Ahmadullah seems to have been aware that Afghans felt excessively watched. He soon addressed the issue in a four-part newspaper series entitled “The Importance of Intelligence in Islam,” which ran in Shariat in mid-2001 under the byline “Directorate General of Intelligence.” (Ahmadullah’s name appeared in print only a handful of times.) The articles drew on seventh-century accounts of the Prophet Mohammed’s intelligence-gathering, using them as guidelines for the proper role of surveillance in present-day Afghanistan.
Under previous administrations, agents caused pain to many Muslims, harassed them unnecessarily, and made the public view them with hatred. Today’s officials must try to erase this atmosphere of hatred, regain the people’s trust, and turn the intelligence network into a truly Islamic one that serves the people.
The end of the series’ last installment not only justified the government’s strategy but also promised spiritual compensation to those who participated. “Intelligence work done on God’s behalf,” it said, “can bring many rewards.”
In Kabul, northerners bore the brunt of this rewarding new system. One forty-year veteran of the Afghan bureaucracy, whom I will call Qadim, was taken away by Ahmadullah’s agents on charges of operating a weapons depot and aiding the resistance in the north. They demanded a bounty — a handgun and several rifles — for his release. Qadim had never used a weapon in his life. He remembers his Taliban interrogator, during a break from whipping the soles of Qadim’s feet, offering to help him find a Kalashnikov on the black market.
While it seems clear that Ahmadullah manipulated religion to rationalize his scrutiny of people’s lives, his piety appears to have been genuine. (“The qari told me he dreamed of the prophet eleven times,” says Kawsar, his childhood friend and former deputy.) While serving as intelligence chief he doubled as the governor of Takhar province, but always he led prayers and raised funds for the construction of new mosques.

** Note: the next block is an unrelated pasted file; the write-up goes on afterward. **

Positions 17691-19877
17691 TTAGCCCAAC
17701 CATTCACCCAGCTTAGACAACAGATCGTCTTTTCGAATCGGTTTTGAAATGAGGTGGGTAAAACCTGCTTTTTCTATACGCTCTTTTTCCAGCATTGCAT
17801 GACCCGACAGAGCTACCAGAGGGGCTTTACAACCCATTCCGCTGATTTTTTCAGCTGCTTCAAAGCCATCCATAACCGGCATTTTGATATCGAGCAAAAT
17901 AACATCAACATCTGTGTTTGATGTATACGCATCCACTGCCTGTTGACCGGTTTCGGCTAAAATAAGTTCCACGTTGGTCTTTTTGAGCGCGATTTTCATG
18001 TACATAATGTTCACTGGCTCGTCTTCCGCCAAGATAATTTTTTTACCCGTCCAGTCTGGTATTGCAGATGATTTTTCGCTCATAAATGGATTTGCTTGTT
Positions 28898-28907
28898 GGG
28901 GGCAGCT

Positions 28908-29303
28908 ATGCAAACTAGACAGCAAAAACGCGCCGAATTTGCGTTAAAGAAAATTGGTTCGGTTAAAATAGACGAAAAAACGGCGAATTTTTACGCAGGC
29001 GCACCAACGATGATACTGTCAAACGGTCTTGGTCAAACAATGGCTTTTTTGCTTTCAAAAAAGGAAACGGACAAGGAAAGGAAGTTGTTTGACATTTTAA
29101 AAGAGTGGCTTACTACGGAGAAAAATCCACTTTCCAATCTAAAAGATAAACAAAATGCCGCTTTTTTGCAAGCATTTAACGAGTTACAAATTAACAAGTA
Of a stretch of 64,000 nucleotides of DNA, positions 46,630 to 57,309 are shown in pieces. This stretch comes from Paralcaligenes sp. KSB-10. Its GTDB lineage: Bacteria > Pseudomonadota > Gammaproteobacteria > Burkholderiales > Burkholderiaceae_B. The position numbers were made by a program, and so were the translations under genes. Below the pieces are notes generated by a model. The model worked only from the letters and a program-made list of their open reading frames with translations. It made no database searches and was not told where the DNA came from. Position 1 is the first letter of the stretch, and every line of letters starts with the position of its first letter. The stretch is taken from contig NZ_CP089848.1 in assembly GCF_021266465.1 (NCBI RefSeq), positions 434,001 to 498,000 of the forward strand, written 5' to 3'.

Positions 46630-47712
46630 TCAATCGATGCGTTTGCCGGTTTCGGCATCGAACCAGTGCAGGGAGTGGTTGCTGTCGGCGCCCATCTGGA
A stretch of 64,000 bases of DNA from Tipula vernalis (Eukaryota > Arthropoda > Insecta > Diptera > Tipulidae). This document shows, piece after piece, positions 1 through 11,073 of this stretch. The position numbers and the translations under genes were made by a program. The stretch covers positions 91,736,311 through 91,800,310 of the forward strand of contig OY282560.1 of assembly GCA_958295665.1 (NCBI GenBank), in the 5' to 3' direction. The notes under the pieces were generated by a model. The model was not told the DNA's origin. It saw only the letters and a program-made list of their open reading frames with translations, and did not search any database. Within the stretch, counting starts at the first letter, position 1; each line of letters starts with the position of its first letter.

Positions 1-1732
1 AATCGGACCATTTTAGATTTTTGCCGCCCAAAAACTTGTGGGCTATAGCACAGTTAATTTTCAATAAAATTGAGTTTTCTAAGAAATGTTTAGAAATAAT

An Uzbek who became acquainted with him in Takhar told me Ahmadullah also had the power to heal. Over a breakfast of fresh cream one morning early in 2001, the man explained to Ahmadullah that his son was sick. He had sought help from doctors and mullahs and was losing hope. “Let me see him,” said Ahmadullah. “But we should agree on a price first.”
The man brought his son over after dawn prayers each day for three consecutive days. Ahmadullah performed dam, reciting verses from the Koran and gently blowing on the child. “The boy was cured like that,” the Uzbek told me. “Now he is about to graduate from high school.”
On September 9, 2001, the Northern Alliance’s Ahmad Shah Massoud was assassinated by a pair of Tunisians posing as journalists, who detonated a camera packed with explosives during an interview. Two days later, American Flight 11 and United Flight 175 hit the World Trade Center towers, setting in motion the dispersal of the Taliban, whose forces were at that point comfortably in control of most of Afghanistan. (Many observers have since argued that Al Qaeda arranged the killing of Massoud as a favor to its host regime.)
At the time of Massoud’s assassination, my family was visiting relatives in Kapisa province. The corn was high and the walnuts had ripened — it was a good time to spend a week away from the dry city. Massoud’s soldiers had fought extensively with the Taliban over Pachaghan, the valley we were visiting, so when news of the attempt on his life came through on BBC Pashto’s evening bulletin (his death, though immediate, was not confirmed for days), many listened with interest. Some were pleased, hoping his demise might finally bring an end to the civil war; others mourned what they assumed would be the collapse of the resistance.
But then we began hearing reports of the attack on New York City. The American president’s name was frequently on the villagers’ lips at that time, so much so that a large-eared farmer named Maad Yenus received a new nickname. Children would run after him screaming, “Duu W. Gosh Maad Yenus!” (I don’t know how, with only radio available, they knew that Bush also had big ears.)
Coverage of both Massoud’s death and 9/11 appeared in the September 12 issue ofShariat, with the attack on New York the lead story. Ignoring their own virtual ban on photography, the editors of Shariat ran two images of the towers in flames — one of them, apparently borrowed from a television broadcast, had a breaking news chyron at the bottom. “Uncontrollable Fire Engulfs U.S. Capital and Important Parts of New York,” the headline declared. “This sudden fire has terrorized America,” said one subheading. There was no mention of planes on the front page; they were alluded to after the jump, on page four. But the Taliban could keep us in the dark for only so long. Already we had heard — from BBC Pashto and Voice of America — that the attack in New York had been a terrorist plot conceived by Osama bin Laden, a wealthy guest of the Islamic Emirate.